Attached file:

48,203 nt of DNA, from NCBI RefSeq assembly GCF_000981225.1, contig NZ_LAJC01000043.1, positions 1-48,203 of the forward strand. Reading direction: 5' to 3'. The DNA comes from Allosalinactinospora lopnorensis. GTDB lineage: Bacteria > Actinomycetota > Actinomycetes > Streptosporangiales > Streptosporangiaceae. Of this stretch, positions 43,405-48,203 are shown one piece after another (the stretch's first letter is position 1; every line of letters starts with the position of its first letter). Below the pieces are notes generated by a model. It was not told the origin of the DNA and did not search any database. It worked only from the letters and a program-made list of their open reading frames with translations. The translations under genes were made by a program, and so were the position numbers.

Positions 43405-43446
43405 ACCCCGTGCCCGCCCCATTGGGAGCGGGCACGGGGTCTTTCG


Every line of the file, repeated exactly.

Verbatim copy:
48,203 nt of DNA, from NCBI RefSeq assembly GCF_000981225.1, contig NZ_LAJC01000043.1, positions 1-48,203 of the forward strand. Reading direction: 5' to 3'. The DNA comes from Allosalinactinospora lopnorensis. GTDB lineage: Bacteria > Actinomycetota > Actinomycetes > Streptosporangiales > Streptosporangiaceae. Of this stretch, positions 43,405-48,203 are shown one piece after another (the stretch's first letter is position 1; every line of letters starts with the position of its first letter). Below the pieces are notes generated by a model. It was not told the origin of the DNA and did not search any database. It worked only from the letters and a program-made list of their open reading frames with translations. The translations under genes were made by a program, and so were the position numbers.

Positions 43405-43446
43405 ACCCCGTGCCCGCCCCATTGGGAGCGGGCACGGGGTCTTTCG